When we first started putting things together we knew that there were serious pain-points within organizations of all sizes and that their ability to make business-decisions from technical data was limited.
To make matters worse (and to throw salt in the wound), most of the data was available but it was silo’d and not easily understood or translated into business-centric outcomes.
With these issues in mind we began to build features that we believed would snowball into an eventual larger product – something that could be used to create visibility and enable the important conversations to happen around engineering and the larger software development lifecycle.
And although we are much farther than when we started it honestly took time to put together a product that truly resonates. What we’ve had to do is have consistent conversations with early customers and ask the hard but important questions:
Would this (fill in the blank) solve your problem?
Through those conversations we would iteratively get closer to identifying actual problems, not just what folks believed were problems (and there’s a real difference).
Something that an older friend and mentor once counseled me earlier in my product-building career is this easy-to-remember metaphor that I’ve never forgotten:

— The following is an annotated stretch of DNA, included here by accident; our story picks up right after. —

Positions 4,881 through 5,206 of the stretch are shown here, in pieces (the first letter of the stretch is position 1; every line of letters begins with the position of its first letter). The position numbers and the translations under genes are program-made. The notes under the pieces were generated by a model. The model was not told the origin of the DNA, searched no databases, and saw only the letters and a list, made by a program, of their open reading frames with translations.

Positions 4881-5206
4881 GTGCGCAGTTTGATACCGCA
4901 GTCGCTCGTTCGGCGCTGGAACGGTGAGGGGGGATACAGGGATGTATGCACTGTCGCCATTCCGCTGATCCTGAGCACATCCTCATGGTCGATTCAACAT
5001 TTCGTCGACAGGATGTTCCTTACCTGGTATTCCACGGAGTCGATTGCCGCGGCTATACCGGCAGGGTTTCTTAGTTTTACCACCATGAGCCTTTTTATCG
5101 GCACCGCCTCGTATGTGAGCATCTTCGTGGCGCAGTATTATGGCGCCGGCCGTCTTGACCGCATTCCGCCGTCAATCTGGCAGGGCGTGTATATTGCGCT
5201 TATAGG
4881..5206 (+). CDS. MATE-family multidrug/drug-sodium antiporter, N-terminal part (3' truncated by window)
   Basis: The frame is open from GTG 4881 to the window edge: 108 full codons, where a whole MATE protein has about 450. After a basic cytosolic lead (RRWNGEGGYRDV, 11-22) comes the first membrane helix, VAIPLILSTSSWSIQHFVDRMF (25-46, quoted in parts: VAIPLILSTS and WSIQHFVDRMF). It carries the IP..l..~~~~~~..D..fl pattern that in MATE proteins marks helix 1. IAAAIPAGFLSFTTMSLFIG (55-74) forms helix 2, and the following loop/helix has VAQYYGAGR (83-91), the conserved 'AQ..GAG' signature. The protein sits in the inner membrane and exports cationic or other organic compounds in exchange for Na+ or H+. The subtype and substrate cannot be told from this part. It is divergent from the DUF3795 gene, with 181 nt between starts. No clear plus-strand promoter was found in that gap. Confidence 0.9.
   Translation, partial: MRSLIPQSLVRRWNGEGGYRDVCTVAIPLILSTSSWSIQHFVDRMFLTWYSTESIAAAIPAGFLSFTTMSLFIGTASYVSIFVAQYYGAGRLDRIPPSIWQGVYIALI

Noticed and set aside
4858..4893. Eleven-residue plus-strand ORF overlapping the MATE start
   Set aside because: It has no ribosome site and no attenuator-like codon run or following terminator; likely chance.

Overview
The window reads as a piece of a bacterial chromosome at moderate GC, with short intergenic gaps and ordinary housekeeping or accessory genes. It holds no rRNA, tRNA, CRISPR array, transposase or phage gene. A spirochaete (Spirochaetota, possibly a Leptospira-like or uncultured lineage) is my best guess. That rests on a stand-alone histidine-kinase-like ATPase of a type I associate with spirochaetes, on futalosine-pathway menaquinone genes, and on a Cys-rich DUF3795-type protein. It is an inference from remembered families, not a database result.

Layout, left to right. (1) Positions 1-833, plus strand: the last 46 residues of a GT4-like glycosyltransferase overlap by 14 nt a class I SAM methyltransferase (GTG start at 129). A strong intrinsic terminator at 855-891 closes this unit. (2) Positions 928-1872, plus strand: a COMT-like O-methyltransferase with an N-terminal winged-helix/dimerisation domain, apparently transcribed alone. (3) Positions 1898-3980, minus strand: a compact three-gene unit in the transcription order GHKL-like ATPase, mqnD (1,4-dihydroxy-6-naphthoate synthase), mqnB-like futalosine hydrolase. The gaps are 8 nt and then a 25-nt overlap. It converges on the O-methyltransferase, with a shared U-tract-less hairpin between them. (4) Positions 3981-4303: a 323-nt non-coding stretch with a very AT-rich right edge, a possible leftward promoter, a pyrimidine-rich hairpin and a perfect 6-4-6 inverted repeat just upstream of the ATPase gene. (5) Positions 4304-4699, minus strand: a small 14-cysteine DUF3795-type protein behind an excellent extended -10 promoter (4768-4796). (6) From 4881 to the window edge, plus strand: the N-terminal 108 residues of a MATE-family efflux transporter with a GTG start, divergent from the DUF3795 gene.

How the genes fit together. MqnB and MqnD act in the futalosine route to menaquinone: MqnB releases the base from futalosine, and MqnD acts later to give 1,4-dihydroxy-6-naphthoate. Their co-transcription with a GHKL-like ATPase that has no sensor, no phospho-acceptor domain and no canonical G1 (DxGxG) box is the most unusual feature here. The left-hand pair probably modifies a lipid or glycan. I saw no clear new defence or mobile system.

Everyone gets hungry at least 3 times a day… but the exact customer that you’re trying to target has a specific menu in mind. Align your offering with what will make them leave with a full stomach and so grateful that they’ll come back the following day (and bring friends).
What we’ve been trying to do is essentially working through this process as we identify the type(s) of customers that we can truly serve really well and offer them the best menu possible with our current resources. Of course, over time, we’ll expand, but we’ve got to get our “first course” completed and out the door.
In this way we’ve continued to build momentum, getting closer to what really resonates and what’s going to truly satisfy our first customers. It always takes more time than you imagine, even if you’re an experienced team and even if you’ve done it before.
In a way, the time requirement and investment is an important factor to consider because most folks will quit way before they find the right product that deeply resonates. It just leaves less (but better)options available to customers and this means that the customer will ultimately win – and that’s a good thing.
A product that resonates will have a history and legacy of tough conversations, iterations, and a lot of trial and error. And if we’re to continue the food metaphor, your first attempt at a main course isn’t ever going to be perfect, so don’t give up too early or too soon.
Also published on Medium.